Excerpt from Beaufort by Ron Leshem, plus links to reviews, author biography & more

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Beaufort

by Ron Leshem

Beaufort
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     Not Yet Rated
  • First Published:
    Dec 2007, 368 pages
    Paperback:
    Feb 2009, 368 pages

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Book Reviewed by:
Kim Kovacs

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Print Excerpt

Chapter One

A lot of people have lost a lot of people since we lost Yonatan. We’ve lost others since then, too, because another war broke out and everything got more savage. But more indifferent, too. And who’s got enough time on his hands to deal with what happened back then? When it broke out we lost Barnoy. Then another eleven guys. And when the numbers stabilized at nine hundred and twenty and it looked like it was over, we lost Koka’s brother, who’d followed in his footsteps and enlisted with us. We’ve made love a thousand times since then, it’s not like we haven’t, and we’ve laughed a thousand times. We went on to other places, we escaped and came back, we remembered. But quietly. We imagined how we’ll return to the fortress, to our mountain. There’ll be a hotel there, maybe. Or a place for lovers to park. Or maybe it will be deserted. There’ll be peace. And I will lead her along the paths, we’ll walk hand in hand. “Here, baby, this is exactly where it happened.” And stone by stone I’ll show her. She might even ask if that’s the whole story. “How can that be the whole story? What made you cry so much, it’s actually really beautiful and peaceful here, everything’s green with trees, and quiet. This is the place where you broke down?”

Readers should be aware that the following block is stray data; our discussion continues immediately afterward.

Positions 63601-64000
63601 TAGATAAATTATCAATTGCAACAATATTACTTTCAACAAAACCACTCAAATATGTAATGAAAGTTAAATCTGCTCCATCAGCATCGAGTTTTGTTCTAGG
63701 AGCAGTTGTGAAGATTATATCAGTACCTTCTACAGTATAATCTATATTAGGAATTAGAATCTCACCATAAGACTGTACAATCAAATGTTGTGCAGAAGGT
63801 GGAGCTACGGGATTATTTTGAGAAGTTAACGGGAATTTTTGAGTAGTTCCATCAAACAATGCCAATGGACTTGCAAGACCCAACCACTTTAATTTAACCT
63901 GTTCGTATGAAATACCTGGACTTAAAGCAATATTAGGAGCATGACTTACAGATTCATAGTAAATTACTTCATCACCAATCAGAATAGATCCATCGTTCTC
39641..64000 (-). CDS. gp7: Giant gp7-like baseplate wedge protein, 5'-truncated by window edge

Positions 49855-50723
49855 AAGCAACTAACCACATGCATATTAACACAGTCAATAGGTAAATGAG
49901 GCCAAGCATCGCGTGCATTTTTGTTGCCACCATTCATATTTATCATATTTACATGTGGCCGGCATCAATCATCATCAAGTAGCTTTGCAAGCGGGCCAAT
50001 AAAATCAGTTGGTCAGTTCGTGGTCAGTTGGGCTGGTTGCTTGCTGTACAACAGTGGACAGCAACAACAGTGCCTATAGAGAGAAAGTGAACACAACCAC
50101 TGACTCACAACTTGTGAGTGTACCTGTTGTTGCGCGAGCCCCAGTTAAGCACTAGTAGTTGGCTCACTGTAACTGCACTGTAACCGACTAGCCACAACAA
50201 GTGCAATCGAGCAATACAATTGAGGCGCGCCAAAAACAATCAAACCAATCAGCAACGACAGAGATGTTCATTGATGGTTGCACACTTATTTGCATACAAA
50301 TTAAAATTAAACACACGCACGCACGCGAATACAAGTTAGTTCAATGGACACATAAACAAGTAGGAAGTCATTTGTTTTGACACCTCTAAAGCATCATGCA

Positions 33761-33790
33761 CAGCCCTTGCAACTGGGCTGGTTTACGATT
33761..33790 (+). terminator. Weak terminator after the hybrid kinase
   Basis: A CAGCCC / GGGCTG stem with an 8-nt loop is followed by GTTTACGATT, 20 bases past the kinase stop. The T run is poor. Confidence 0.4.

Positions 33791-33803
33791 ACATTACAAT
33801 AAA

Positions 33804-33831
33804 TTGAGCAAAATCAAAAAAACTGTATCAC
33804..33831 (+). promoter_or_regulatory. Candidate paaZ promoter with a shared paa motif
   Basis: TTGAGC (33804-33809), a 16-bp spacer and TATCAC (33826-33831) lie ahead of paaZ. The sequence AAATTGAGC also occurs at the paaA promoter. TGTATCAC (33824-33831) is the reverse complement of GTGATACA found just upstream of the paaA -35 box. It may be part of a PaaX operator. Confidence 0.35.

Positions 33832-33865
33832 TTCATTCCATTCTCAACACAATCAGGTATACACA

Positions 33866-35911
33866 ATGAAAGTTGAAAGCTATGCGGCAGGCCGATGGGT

Try to imagine that they stick you high up on a mountain cliff, higher than the roof of the Azrieli Building. How could you not have a breathtaking view? Here it’s wide expanses of green countryside checkered with patches of brown and red, snowy mountains, frothing rivers, narrow, winding, deserted European roads, and the sweetest wind there is. Zitlawi used to say that air like this should be bottled and sold to rich people on the north side of Tel Aviv. Christ, what quality. So fucking pastoral you could cut the calm with a knife. Our sunsets, too, they’re the most beautiful on the planet, and the sunrises are even more beautiful, glimmering serenity from the roof of the world. Bring a girl or two here when the sky is orange and you’ve got it made. And dawn, an amazing cocktail of deep blue and turquoise and wine red and thin strips of pink, like an oil painting on canvas. And the deep wadi that twists away from the big rock we’re sitting on. Try to explain how this could be the place where you broke down.

But from that night I remember the lights of Kiryat Shmona, on the Israeli side of the border, as they recede on the horizon, and everyone’s beating hearts—I swear it, I can hear them as we make our way up to the top that very first time. And from minute to minute it’s getting colder. There’s not a living soul around except for us, practically not a single village in our zone, either. The convoy crawls along, gets swallowed up in a thick fog, there’s no seeing more than a hundred yards ahead. Tanks are spread along the road to provide cover for us. From a slit near the roof of the Safari I try to figure out how far along we’ve come, silently poring over the map of danger spots and racing through an abbreviated battle history, muttering because no talking is allowed. Where will the evil flare out from? I suddenly have the urge to shout to the commanding officer that we’ve gone too far, but I bite my lip and remain silent. From this moment on nobody can tell me anymore “You haven’t got a clue what Lebanon is, wait’ll you get there.” I’m there, finally, that’s what’s important. A long line, heavy traffic: a supply Safari, a GI Safari, a diesel Safari, behind these an ordnance truck with a big crane, an Abir truck carrying a doctor and a medic, another GI Safari, the commander’s Hummer, the lieutenant’s Hummer, and an Electronic Warfare Hummer. Oshri asks if I’ve brought my lucky underwear with me. I gesture to him that I’m wearing them. After all, our good fortune depends on my lucky underwear. I’m wearing them, even if that means thirty-two days without washing them.

Excerpted from Beaufort by Ron Leshem, translated by Evan Fallenberg. Copyright © 2007 by Ron Leshem. Excerpted by permission of Delacorte Press, a division of Random House, Inc. All rights reserved. No part of this excerpt may be reproduced or reprinted without permission in writing from the publisher.

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